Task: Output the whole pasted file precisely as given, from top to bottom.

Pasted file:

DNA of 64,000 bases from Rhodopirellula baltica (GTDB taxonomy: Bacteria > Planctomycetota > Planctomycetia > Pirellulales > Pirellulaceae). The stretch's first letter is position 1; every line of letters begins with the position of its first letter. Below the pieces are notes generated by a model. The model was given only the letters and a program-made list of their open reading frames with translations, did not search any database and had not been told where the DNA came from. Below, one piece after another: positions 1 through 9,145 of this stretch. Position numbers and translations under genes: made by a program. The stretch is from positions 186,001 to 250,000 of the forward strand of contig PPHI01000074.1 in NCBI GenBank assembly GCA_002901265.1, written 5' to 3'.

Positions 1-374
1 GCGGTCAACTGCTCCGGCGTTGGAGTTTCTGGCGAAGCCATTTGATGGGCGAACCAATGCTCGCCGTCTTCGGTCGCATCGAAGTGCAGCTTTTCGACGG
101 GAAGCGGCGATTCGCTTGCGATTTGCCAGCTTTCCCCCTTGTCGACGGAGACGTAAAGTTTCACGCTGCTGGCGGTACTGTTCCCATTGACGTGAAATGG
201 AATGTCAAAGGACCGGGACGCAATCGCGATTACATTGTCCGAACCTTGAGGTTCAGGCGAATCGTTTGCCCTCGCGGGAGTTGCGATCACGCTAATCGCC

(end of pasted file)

DNA of 64,000 bases from Rhodopirellula baltica (GTDB taxonomy: Bacteria > Planctomycetota > Planctomycetia > Pirellulales > Pirellulaceae). The stretch's first letter is position 1; every line of letters begins with the position of its first letter. Below the pieces are notes generated by a model. The model was given only the letters and a program-made list of their open reading frames with translations, did not search any database and had not been told where the DNA came from. Below, one piece after another: positions 1 through 9,145 of this stretch. Position numbers and translations under genes: made by a program. The stretch is from positions 186,001 to 250,000 of the forward strand of contig PPHI01000074.1 in NCBI GenBank assembly GCA_002901265.1, written 5' to 3'.

Positions 1-374
1 GCGGTCAACTGCTCCGGCGTTGGAGTTTCTGGCGAAGCCATTTGATGGGCGAACCAATGCTCGCCGTCTTCGGTCGCATCGAAGTGCAGCTTTTCGACGG
101 GAAGCGGCGATTCGCTTGCGATTTGCCAGCTTTCCCCCTTGTCGACGGAGACGTAAAGTTTCACGCTGCTGGCGGTACTGTTCCCATTGACGTGAAATGG
201 AATGTCAAAGGACCGGGACGCAATCGCGATTACATTGTCCGAACCTTGAGGTTCAGGCGAATCGTTTGCCCTCGCGGGAGTTGCGATCACGCTAATCGCC